WASHINGTON, D.C. – A central Ohio company that employs more than 700 Ohioans continues to face discriminatory tactics by the Mexican government, limiting the company’s growth. In response to concerns raised by Advanced Drainage Systems (ADS) of Hilliard, U.S. Sen. Sherrod Brown (D-OH) called on the U.S. Trade Representative to utilize the newly created Interagency Trade Enforcement Center and stand up for ADS.
“The Mexican government is using unfair trade practices to illegally shut out American manufacturers like ADS,” Brown said. “That’s why we need to step up pressure and demand that Mexico abides by the rules.”
Based in Hilliard and employing more than 700 workers, ADS is the world’s largest producer of corrugated high-density polyethylene (HDPE) pipes used for drainage and sewage systems. Though ADS has an existing presence in Mexico, the Mexican government illegally shut out American producers by arbitrarily imposing a technical standard that would bar the use of all HDPE pipes.
Using technical regulations and standards to restrict trade are illegal under the rules of the World Trade Organization (WTO) and the North American Free Trade Agreement (NAFTA). The letter asks Ambassador Ron Kirk to work with the Mexican government to comply with its legal obligations with WTO and NAFTA.
A long-time supporter of fair trade agreements, Brown also stood up to President Clinton during debate of the NAFTA in 1994. In November 2011, Brown led a letter with U.S. Sen. Rob Portman (R-OH) and U.S. Reps. Pat Tiberi (OH-12) and Steve Stivers (OH-15) calling on the Obama Administration to demand Mexico abide by international trade obligations.
Full text of the letter is below.
June 5, 2012
Ambassador Ron Kirk
United States Trade Representative
600 17th Street, NW
Washington, DC 20508
Dear Ambassador Kirk:
Following up on my letter of November 9, 2011, I sincerely appreciate your staff’s engagement with the Government of Mexico regarding the discriminatory process by which Mexico’s National Water Commission (NWC) is de-certifying long-time U.S. providers of sanitary sewer pipe to Mexico, including Advanced Drainage Systems, an Ohio-based pipe manufacturer. However, despite your efforts, the NWC has yet to rectify its discriminatory certification regime, and continues to ignore the existing technical standards under Mexico’s own law.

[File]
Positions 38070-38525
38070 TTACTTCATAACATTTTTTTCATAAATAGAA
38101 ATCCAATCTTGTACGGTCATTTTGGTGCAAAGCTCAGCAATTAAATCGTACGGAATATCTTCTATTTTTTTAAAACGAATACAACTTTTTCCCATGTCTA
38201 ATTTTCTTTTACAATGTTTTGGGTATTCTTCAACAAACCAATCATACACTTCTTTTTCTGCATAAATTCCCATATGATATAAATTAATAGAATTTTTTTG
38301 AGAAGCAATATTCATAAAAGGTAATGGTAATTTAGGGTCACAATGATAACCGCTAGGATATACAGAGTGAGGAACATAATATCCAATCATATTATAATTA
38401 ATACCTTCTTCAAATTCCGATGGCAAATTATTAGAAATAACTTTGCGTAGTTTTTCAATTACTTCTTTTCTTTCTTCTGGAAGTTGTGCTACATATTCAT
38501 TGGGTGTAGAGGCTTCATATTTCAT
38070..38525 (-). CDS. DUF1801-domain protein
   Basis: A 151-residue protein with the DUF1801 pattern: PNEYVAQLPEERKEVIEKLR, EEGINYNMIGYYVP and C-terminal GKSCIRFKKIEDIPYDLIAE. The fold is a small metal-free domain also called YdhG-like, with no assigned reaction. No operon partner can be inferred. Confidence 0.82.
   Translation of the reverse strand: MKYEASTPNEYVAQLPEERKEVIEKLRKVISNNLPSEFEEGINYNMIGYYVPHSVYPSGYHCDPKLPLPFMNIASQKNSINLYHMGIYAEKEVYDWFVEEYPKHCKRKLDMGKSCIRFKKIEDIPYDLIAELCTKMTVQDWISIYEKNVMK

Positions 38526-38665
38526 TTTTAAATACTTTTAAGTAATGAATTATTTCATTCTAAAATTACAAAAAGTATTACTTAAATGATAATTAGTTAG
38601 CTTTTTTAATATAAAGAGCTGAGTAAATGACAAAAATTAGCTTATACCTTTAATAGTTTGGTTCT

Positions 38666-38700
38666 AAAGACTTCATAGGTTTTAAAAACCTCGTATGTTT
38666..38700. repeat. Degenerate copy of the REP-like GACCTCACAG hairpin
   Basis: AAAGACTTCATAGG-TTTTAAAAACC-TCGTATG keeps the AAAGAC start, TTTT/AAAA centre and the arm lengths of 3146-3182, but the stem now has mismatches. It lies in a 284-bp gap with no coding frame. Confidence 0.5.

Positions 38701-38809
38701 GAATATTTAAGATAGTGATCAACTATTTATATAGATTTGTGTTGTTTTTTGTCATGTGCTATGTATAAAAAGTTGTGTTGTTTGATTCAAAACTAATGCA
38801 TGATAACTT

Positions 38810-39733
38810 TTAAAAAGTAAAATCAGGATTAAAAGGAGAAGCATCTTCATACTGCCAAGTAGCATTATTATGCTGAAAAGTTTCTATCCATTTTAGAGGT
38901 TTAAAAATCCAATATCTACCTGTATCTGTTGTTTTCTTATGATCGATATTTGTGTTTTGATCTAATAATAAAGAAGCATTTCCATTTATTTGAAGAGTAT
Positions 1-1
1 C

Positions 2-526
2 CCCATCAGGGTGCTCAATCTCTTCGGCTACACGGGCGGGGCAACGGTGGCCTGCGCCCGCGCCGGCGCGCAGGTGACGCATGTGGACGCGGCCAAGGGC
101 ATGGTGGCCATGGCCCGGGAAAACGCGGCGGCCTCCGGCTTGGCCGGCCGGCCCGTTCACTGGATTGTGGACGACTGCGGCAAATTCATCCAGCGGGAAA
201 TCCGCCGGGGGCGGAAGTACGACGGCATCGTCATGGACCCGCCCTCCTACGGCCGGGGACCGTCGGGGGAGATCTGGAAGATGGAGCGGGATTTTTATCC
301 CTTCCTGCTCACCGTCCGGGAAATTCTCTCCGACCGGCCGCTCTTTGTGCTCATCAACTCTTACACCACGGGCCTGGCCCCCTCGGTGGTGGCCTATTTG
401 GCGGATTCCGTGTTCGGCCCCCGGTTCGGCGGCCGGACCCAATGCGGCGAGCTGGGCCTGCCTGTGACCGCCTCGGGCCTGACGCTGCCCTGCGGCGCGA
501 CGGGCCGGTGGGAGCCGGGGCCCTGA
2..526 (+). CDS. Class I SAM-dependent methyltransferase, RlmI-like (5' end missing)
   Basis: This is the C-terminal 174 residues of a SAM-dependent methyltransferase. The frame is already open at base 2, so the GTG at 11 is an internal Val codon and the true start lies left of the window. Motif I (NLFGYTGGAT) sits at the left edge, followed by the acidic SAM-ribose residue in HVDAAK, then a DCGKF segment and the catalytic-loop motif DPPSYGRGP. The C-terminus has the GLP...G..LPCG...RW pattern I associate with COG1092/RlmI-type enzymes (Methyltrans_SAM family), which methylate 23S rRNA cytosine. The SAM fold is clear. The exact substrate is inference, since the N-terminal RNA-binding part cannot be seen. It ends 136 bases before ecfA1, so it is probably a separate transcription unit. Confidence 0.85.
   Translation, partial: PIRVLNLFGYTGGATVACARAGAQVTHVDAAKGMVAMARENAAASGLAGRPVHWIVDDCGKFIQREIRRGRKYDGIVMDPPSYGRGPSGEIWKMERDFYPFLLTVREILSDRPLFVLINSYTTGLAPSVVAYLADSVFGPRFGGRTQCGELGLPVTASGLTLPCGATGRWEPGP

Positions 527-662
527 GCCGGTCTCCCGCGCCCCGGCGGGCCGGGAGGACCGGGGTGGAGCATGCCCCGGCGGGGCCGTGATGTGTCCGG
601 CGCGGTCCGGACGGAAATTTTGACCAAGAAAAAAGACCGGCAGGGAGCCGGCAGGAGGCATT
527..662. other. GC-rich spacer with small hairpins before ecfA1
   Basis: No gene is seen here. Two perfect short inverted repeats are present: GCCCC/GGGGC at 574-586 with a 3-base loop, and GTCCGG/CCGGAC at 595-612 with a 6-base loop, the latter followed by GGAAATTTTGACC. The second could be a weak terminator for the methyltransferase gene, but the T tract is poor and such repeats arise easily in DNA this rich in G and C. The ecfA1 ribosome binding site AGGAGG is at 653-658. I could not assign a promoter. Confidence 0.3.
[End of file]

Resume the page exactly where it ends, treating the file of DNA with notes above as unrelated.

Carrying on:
As you may recall, last year the NWC – at the request of Mexico’s domestic PVC pipe manufacturers – began requiring all sanitary pipe producers to meet an International Standards Organization (ISO) standard that is not codified under Mexican law, and is only relevant to PVC pipe. This effectively excluded high density polyethylene (HDPE) pipes – made predominantly by U.S. manufacturers – from the Mexican market, despite years of selling HDPE pipe into that market.
The 2012 Technical Barriers to Trade report issued by your office outlines these unfair practices, and we appreciate the Administration’s pledge to continue to press the Mexican government regarding this issue.
The use of technical regulations to unfairly restrict trade is illegal under the rules of the World Trade Organization’s (WTO) Agreement on Technical Barriers to Trade (TBT). Moreover, I am concerned by Mexico’s refusal to recognize as “international standards” relevant American Society for Testing and Materials (ASTM) standards for sanitary sewer pipe. Indeed, I understand that it is the Administration’s position that ASTM International standards should be recognized as “international standards” for purposes of the TBT Agreement.
For all these reasons, I urge USTR to take the next step in its engagement with Mexico, and consider utilizing the newly created Interagency Trade Enforcement Center to seek remedy on this important issue for U.S. manufacturers and investors.
United States Senator
cc: Brad Ward, Director, Interagency Trade Enforcement Center